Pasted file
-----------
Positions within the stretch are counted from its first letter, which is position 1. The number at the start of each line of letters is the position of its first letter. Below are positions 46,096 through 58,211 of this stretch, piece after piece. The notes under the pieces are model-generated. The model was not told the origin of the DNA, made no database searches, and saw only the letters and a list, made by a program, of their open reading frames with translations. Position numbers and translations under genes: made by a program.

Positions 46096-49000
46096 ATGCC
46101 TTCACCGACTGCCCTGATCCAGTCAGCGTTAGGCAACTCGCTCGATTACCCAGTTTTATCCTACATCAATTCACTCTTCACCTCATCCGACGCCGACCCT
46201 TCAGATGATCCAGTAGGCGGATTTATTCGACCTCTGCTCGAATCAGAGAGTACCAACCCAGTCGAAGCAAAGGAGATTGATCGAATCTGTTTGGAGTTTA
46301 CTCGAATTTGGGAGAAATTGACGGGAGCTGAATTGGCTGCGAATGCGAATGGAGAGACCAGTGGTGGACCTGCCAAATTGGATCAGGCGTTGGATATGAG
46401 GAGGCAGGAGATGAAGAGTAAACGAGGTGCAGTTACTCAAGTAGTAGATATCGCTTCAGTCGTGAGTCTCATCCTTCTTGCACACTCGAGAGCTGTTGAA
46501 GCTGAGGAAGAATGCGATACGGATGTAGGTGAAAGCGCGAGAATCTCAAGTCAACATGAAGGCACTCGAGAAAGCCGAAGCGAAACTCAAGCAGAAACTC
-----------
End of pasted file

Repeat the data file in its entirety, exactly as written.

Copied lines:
Positions within the stretch are counted from its first letter, which is position 1. The number at the start of each line of letters is the position of its first letter. Below are positions 46,096 through 58,211 of this stretch, piece after piece. The notes under the pieces are model-generated. The model was not told the origin of the DNA, made no database searches, and saw only the letters and a list, made by a program, of their open reading frames with translations. Position numbers and translations under genes: made by a program.

Positions 46096-49000
46096 ATGCC
46101 TTCACCGACTGCCCTGATCCAGTCAGCGTTAGGCAACTCGCTCGATTACCCAGTTTTATCCTACATCAATTCACTCTTCACCTCATCCGACGCCGACCCT
46201 TCAGATGATCCAGTAGGCGGATTTATTCGACCTCTGCTCGAATCAGAGAGTACCAACCCAGTCGAAGCAAAGGAGATTGATCGAATCTGTTTGGAGTTTA
46301 CTCGAATTTGGGAGAAATTGACGGGAGCTGAATTGGCTGCGAATGCGAATGGAGAGACCAGTGGTGGACCTGCCAAATTGGATCAGGCGTTGGATATGAG
46401 GAGGCAGGAGATGAAGAGTAAACGAGGTGCAGTTACTCAAGTAGTAGATATCGCTTCAGTCGTGAGTCTCATCCTTCTTGCACACTCGAGAGCTGTTGAA
46501 GCTGAGGAAGAATGCGATACGGATGTAGGTGAAAGCGCGAGAATCTCAAGTCAACATGAAGGCACTCGAGAAAGCCGAAGCGAAACTCAAGCAGAAACTC